In part two of my interview with Andrew Friedman, the author of <em><a href="https://www.amazon.com/Chefs-Drugs-Rock-Roll-Profession/dp/0062225855/?tag=serieats-20">Chefs, Drugs, and Rock & Roll</a></em>, he and I take a really deep dive into the book. Here's Friedman talking about the origins of the American chef culture:
"If you were an American kid [in the 1970s]...it was all but unheard of to come from a "good home" and turn to your parents one day and say, 'Hey, you know what, guys? I think I might want to be a cook'...The reaction of their parents was concern, fear, anger, horror, they thought their kids were throwing their lives away, they thought they were basically entering basically a blue-collar profession, very often having paid for college, or in many cases law school, or something like that." One prominent chef told him, "Cooking was not respected. It was the first thing you did after the Army, and the last thing you did before you went to prison." In fact, Friedman pointed out that in the 1950s the US Labor Department still designated chefs as "domestic" or service workers.
Although the book names lots of famous names and it's full of revealing details about the many power struggles that went on between restaurateurs and chefs (chefs were supposed to be neither seen nor heard right up to the late '60s), there isn't much salacious gossip in the book. While sex in the walk-in is referred to as a commonplace occurrence, Friedman made a conscious effort not to overdo it with the details. "I didn't feel the need to be specific about who was having sex in the walk-in. Now if more people had offered that up, or answered my questions very directly, I would have put it in." He points out, "This book opens up with [seminal LA chef] Bruce Marder, who I never met in my life, telling me about dropping acid in this van in Morocco. I'm very grateful to Bruce. There's a lot of people who wouldn't have even told me that story."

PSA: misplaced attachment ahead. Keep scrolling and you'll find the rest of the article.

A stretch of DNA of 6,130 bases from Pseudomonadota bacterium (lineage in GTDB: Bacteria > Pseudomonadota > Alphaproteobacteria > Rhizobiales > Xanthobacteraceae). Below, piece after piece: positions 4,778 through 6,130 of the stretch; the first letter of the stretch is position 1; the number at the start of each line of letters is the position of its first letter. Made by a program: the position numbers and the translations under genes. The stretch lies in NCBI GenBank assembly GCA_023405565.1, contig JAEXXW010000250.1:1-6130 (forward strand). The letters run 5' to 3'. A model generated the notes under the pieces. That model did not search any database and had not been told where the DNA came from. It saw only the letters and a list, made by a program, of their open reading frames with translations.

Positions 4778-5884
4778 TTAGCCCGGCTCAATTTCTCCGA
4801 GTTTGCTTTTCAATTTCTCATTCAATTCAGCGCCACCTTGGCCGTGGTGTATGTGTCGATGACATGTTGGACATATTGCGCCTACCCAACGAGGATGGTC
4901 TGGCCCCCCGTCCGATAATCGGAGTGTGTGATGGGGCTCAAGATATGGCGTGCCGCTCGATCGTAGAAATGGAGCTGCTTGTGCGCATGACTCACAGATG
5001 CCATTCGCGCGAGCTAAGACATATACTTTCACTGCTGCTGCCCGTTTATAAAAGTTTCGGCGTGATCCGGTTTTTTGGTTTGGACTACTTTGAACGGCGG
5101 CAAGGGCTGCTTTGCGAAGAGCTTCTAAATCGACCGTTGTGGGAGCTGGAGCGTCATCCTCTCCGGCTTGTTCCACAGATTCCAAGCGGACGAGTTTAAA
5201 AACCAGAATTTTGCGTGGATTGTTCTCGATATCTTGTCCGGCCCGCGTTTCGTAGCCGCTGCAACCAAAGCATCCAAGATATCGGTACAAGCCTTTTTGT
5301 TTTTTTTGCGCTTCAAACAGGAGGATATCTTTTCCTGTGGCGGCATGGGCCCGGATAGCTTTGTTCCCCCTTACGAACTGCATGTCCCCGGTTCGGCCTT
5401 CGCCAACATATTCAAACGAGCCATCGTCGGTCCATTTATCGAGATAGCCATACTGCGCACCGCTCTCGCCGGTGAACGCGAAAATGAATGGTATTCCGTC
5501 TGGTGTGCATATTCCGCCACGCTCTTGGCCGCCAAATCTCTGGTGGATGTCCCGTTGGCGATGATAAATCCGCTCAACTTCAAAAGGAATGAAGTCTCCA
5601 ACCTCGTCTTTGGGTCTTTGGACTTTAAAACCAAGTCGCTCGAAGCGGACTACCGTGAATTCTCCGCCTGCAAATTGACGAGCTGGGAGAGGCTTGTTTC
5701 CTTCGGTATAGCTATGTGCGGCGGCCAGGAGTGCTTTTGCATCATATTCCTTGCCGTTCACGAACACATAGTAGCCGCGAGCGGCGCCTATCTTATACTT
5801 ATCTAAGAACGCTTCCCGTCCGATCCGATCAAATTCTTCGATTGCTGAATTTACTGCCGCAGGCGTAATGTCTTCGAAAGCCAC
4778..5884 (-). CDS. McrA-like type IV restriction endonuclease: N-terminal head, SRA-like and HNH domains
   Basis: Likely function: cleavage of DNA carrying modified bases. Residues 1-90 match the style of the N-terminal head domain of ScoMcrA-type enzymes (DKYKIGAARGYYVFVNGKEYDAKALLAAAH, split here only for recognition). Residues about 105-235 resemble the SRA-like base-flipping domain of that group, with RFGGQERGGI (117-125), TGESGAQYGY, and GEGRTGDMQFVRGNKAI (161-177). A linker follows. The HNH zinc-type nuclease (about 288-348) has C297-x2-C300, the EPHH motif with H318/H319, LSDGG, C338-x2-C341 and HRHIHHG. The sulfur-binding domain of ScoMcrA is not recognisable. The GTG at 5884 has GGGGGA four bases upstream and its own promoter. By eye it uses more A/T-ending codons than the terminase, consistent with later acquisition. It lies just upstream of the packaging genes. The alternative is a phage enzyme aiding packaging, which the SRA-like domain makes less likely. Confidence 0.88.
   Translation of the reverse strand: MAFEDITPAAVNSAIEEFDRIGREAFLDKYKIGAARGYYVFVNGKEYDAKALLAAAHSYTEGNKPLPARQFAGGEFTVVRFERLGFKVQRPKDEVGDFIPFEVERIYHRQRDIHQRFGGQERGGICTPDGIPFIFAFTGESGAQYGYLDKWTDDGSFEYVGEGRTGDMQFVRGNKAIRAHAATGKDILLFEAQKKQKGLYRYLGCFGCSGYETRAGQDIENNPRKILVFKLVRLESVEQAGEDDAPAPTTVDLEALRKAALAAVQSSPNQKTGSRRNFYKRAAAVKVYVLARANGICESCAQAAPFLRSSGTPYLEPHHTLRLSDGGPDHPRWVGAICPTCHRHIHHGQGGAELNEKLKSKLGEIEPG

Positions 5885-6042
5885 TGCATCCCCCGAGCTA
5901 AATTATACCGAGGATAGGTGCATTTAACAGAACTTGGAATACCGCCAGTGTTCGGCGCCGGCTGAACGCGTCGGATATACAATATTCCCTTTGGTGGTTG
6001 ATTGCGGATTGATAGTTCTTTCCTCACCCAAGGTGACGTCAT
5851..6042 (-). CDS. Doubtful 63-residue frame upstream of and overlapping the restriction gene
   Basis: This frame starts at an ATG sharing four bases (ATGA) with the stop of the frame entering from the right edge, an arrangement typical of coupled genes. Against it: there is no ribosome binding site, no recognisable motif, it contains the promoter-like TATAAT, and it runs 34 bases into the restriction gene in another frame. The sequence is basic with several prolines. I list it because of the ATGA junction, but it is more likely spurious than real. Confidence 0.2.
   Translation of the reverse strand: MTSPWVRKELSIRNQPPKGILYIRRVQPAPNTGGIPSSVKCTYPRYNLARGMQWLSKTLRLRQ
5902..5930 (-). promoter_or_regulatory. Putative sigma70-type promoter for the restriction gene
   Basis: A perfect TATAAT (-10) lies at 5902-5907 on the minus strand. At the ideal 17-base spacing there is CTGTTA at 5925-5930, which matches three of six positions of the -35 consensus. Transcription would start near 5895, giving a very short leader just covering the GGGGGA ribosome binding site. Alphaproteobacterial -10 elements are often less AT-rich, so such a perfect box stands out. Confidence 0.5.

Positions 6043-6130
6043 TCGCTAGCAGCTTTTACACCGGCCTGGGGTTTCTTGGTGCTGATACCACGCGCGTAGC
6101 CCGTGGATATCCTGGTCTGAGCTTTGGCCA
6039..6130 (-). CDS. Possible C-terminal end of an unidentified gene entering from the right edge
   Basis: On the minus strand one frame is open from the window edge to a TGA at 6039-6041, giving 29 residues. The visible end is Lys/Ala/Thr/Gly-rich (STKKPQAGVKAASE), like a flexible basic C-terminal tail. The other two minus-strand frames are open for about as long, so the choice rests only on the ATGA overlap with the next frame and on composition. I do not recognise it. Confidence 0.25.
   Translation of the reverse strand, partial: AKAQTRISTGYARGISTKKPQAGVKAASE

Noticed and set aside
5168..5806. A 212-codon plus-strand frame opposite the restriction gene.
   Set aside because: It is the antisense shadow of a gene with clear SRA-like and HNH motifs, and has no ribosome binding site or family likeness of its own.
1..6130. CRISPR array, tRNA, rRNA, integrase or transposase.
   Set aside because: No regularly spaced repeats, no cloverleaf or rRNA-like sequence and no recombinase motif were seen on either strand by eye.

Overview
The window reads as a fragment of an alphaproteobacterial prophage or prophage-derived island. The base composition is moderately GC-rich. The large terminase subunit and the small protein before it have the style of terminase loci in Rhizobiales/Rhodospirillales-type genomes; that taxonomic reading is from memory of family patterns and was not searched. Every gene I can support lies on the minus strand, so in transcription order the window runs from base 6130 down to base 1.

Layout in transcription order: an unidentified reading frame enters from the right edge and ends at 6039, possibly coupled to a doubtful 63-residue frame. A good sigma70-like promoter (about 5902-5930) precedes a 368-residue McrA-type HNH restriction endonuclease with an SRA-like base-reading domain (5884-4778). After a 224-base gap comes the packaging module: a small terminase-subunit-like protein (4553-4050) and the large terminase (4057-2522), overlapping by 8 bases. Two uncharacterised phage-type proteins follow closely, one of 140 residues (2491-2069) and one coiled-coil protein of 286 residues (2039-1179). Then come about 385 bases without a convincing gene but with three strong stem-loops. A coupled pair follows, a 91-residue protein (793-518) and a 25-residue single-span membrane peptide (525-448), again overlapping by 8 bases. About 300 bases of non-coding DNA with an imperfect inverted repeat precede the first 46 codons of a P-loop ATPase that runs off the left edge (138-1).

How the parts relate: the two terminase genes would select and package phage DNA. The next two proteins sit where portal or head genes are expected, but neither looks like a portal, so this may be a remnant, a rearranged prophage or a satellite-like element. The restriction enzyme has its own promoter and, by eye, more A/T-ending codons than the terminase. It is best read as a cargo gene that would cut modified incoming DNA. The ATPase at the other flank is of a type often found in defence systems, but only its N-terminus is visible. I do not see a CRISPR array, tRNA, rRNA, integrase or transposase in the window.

Though Friedman conducted hundreds of interviews with fancy-pants chefs for the book, he admitted to me that even he can't resist the siren call of some of the not-so-finer things in life: "I mean I eat all kinds of garbage. There are nights when presented with the choice between a Big Mac, fries, and one of those disgusting sundaes at McDonald's, I would pick that over anything else on planet Earth."
For more revelations and trenchant observations about the chef culture in America, take a listen to this episode of Special Sauce.
No writer has spent more time working and hanging out with great chefs than Andrew Friedman. So when I heard that his long-awaited book chronicling chef culture in the US—Chefs, Drugs, and Rock & Roll—had finally been published, how could I not invite him on Special Sauce?
It's been several days since the Oscars, and I'll admit it: I was keenly disappointed when Knife Skills didn't win for Best Documentary Short. But now that I've had a few days to reflect on the Oscars as a whole (go, Frances McDormand, go!), and now that I've listened to part two of my interview with Knife Skills filmmaker Tom Lennon and Cleveland chef-restaurateur Brandon Chrostowski, I've realized that it was a winner regardless of Sunday's outcome.
We don't usually make a big deal about the Oscars on Special Sauce, but when I saw the brilliant Oscar-nominated documentary short Knife Skills, I knew I wanted to talk about it. The film shows what happens when Cleveland chef/restaurateur Brandon Chrostowski opens Edwins, a white-tablecloth French restaurant staffed almost entirely by recently released convicts who are reentering the workforce. As I previously